The district court correctly found that Ninth Circuit case law has recognized that retaliation claims like Pratt's state a valid cause of action under Sec. 1983. In Rizzo v. Dawson, 778 F.2d 527 (9th Cir.1985), for example, we held that prison officials could not transfer an inmate to another prison in retaliation for the inmate's exercise of his First Amendment right to pursue federal civil rights litigation. Id. at 531. In fact, we...

To continue reading

Request your trial
2089 practice notes
  • Gifford v. Kampa, No. 2:17-CV-2421-TLN-DMC
    • United States
    • United States District Courts. 9th Circuit. United States District Courts. 9th Circuit. Eastern District of California
    • March 25, 2021
    ...must demonstrate a specific link between the alleged retaliation and the exercise of a constitutional right. See Pratt v. Rowland, 65 F.3d 802, 807 (9th Cir. 1995); Valandingham v. Bojorquez, 866 F.2d 1135, 1138-39 (9th Cir. 1989). The plaintiff must also show that the exercise of First Ame......
  • Quiroga v. Graves, 1:16-cv-00234-DAD-GSA-PC
    • United States
    • United States District Courts. 9th Circuit. United States District Courts. 9th Circuit. Eastern District of California
    • March 15, 2018
    ...Rizzo v. Dawson, 778 F.2d 5527, 532 (9th Cir. 1985); see also Valandingham v. Bojorquez, 866 F.2d 1135 (9th Cir. 1989); Pratt v. Rowland, 65 F.3d 802, 807 (9th Cir. 1995). As discussed by the Ninth Circuit in Watison v. Carter:"A retaliation claim has five elements. Brodheim v. Cry, 584 F.3......
  • Walker v. Wechsler, Case No. 1:16-cv-01417-JLT (PC)
    • United States
    • U.S. District Court — Eastern District of California
    • October 11, 2016
    ...Rizzo v. Dawson, 778 F.2d 527, 532 (9th Cir. 1985); see also Valandingham v. Bojorquez, 866 F.2d 1135 (9th Cir. 1989); Pratt v. Rowland, 65 F.3d 802, 807 (9th Cir. 1995). Second, the plaintiff must show the defendant took adverse action against the plaintiff. Rhodes, at 567. Third, the plai......
  • Mendez v. United States, 1:17-cv-00555-LJO-MJS (PC)
    • United States
    • United States District Courts. 9th Circuit. United States District Courts. 9th Circuit. Eastern District of California
    • April 9, 2018
    ...by raising issues of suspect timing, evidence, and statements); Hines v. Gomez, 108 F.3d 265, 267-68 (9th Cir. 1997); Pratt v. Rowland, 65 F.3d 802, 808 (9th Cir. 1995) ("timing can properly be considered as circumstantial evidence of retaliatory intent"). In terms of the third prerequisite......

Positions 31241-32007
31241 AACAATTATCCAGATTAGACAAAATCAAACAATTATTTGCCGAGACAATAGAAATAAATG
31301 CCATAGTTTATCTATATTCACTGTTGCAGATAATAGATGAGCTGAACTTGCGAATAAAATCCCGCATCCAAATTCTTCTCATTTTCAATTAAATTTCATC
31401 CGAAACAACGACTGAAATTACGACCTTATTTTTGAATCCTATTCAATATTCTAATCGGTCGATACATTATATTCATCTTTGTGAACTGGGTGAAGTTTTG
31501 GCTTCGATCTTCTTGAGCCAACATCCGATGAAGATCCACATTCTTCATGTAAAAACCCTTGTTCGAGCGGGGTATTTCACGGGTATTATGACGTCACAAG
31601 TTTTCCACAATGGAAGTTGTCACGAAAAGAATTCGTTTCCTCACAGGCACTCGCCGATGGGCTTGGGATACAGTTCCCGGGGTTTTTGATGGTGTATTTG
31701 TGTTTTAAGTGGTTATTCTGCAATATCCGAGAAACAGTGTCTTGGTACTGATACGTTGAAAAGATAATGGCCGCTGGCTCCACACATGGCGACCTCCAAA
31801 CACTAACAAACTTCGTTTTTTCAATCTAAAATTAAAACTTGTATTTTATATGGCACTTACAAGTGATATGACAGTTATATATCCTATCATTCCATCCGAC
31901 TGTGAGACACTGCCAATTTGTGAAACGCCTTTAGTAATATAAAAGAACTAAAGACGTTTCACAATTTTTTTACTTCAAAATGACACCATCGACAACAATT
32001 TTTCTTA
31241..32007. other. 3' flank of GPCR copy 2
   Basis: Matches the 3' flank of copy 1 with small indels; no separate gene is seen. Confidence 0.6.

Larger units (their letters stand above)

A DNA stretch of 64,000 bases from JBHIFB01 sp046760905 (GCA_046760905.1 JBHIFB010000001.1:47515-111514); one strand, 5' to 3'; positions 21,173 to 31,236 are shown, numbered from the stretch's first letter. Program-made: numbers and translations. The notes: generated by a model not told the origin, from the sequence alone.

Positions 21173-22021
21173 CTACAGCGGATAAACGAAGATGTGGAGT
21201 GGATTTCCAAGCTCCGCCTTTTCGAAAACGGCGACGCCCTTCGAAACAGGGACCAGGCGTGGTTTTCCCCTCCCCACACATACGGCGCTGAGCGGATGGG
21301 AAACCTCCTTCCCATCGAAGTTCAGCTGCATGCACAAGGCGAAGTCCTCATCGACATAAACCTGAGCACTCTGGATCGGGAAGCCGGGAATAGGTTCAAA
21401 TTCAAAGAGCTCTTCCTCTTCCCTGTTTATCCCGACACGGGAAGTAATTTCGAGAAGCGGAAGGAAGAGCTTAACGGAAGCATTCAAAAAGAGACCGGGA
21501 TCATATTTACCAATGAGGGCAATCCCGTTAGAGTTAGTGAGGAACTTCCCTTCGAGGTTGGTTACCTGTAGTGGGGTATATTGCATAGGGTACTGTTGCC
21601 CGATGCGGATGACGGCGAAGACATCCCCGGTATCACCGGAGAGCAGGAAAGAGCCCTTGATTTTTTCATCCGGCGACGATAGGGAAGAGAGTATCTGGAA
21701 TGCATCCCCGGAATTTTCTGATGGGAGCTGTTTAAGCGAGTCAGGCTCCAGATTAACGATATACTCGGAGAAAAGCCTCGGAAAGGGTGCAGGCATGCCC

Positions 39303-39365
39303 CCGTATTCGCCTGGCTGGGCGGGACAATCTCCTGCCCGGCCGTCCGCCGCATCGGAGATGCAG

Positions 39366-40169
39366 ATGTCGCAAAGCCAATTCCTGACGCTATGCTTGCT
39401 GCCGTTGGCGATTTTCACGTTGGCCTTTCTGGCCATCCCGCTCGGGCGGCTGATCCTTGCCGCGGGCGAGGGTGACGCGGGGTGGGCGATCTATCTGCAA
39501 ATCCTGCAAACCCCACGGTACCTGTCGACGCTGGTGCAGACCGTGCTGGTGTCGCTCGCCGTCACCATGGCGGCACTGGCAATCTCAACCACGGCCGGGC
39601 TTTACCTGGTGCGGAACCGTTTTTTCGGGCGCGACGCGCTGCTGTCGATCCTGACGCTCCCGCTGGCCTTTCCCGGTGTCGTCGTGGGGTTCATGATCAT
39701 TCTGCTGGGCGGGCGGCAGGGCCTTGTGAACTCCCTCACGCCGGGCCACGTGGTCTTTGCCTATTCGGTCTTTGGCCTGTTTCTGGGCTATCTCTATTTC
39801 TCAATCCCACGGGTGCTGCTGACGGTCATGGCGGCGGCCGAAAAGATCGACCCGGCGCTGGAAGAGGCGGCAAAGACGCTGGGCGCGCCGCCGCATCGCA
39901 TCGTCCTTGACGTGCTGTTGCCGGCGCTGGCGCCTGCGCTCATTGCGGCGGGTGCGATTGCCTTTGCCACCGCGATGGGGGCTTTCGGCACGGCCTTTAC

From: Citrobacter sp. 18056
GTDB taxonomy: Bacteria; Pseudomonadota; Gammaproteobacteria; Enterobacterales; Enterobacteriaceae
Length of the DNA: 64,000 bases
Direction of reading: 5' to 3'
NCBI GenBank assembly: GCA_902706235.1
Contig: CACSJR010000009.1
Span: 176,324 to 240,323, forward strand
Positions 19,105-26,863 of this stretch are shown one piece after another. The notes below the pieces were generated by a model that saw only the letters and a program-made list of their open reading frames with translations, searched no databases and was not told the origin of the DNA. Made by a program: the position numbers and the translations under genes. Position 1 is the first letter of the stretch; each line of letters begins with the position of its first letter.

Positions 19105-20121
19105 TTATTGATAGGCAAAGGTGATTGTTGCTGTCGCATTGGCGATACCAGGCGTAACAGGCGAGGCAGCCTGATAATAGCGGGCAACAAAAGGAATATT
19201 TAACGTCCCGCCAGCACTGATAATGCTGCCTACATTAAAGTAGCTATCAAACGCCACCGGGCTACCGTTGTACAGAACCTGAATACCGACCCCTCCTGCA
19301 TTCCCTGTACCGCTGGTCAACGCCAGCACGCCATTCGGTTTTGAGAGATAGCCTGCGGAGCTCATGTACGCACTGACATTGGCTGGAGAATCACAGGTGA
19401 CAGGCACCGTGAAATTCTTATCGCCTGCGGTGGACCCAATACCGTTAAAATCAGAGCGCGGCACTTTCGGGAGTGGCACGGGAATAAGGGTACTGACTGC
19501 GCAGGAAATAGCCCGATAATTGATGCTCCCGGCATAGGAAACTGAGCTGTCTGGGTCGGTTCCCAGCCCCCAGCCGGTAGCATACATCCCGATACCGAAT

• Request a trial to view additional results
2088 cases
  • Gifford v. Kampa, No. 2:17-CV-2421-TLN-DMC
    • United States
    • United States District Courts. 9th Circuit. United States District Courts. 9th Circuit. Eastern District of California
    • March 25, 2021
    ...must demonstrate a specific link between the alleged retaliation and the exercise of a constitutional right. See Pratt v. Rowland, 65 F.3d 802, 807 (9th Cir. 1995); Valandingham v. Bojorquez, 866 F.2d 1135, 1138-39 (9th Cir. 1989). The plaintiff must also show that the exercise of First Ame......
  • Quiroga v. Graves, 1:16-cv-00234-DAD-GSA-PC
    • United States
    • United States District Courts. 9th Circuit. United States District Courts. 9th Circuit. Eastern District of California
    • March 15, 2018
    ...Rizzo v. Dawson, 778 F.2d 5527, 532 (9th Cir. 1985); see also Valandingham v. Bojorquez, 866 F.2d 1135 (9th Cir. 1989); Pratt v. Rowland, 65 F.3d 802, 807 (9th Cir. 1995). As discussed by the Ninth Circuit in Watison v. Carter:"A retaliation claim has five elements. Brodheim v. Cry, 584 F.3......
  • Walker v. Wechsler, Case No. 1:16-cv-01417-JLT (PC)
    • United States
    • U.S. District Court — Eastern District of California
    • October 11, 2016
    ...Rizzo v. Dawson, 778 F.2d 527, 532 (9th Cir. 1985); see also Valandingham v. Bojorquez, 866 F.2d 1135 (9th Cir. 1989); Pratt v. Rowland, 65 F.3d 802, 807 (9th Cir. 1995). Second, the plaintiff must show the defendant took adverse action against the plaintiff. Rhodes, at 567. Third, the plai......
  • Mendez v. United States, 1:17-cv-00555-LJO-MJS (PC)
    • United States
    • United States District Courts. 9th Circuit. United States District Courts. 9th Circuit. Eastern District of California
    • April 9, 2018
    ...by raising issues of suspect timing, evidence, and statements); Hines v. Gomez, 108 F.3d 265, 267-68 (9th Cir. 1997); Pratt v. Rowland, 65 F.3d 802, 808 (9th Cir. 1995) ("timing can properly be considered as circumstantial evidence of retaliatory intent"). In terms of the third prerequisite......
  • Request a trial to view additional results
1 books & journal articles
  • Correctional Officer Excessive Use of Force
    • United States
    • Prison Journal, The Nbr. 94-2, June 2014
    • June 1, 2014
    ...310 (5th Cir. 2008).Moss v. Brown, 409 Fed.Appx. 732 (5th Cir. 2010).Perry v. Monroe, F.Supp.2d (S.D. Ill. 2009).Pratt v. Rowland, 65 F.3d 802 807 (9th Cir. 1995).Rangolan v. County of Nassau, 370 F.3d 239 (2nd Cir. 2004).Rollen v. Horton, WL 2997512 (M.D. Tenn. 2008).Skrtich v. Thornton, 2......

VLEX uses login cookies to provide you with a better browsing experience. If you click on 'Accept' or continue browsing this site we consider that you accept our cookie policy. ACCEPT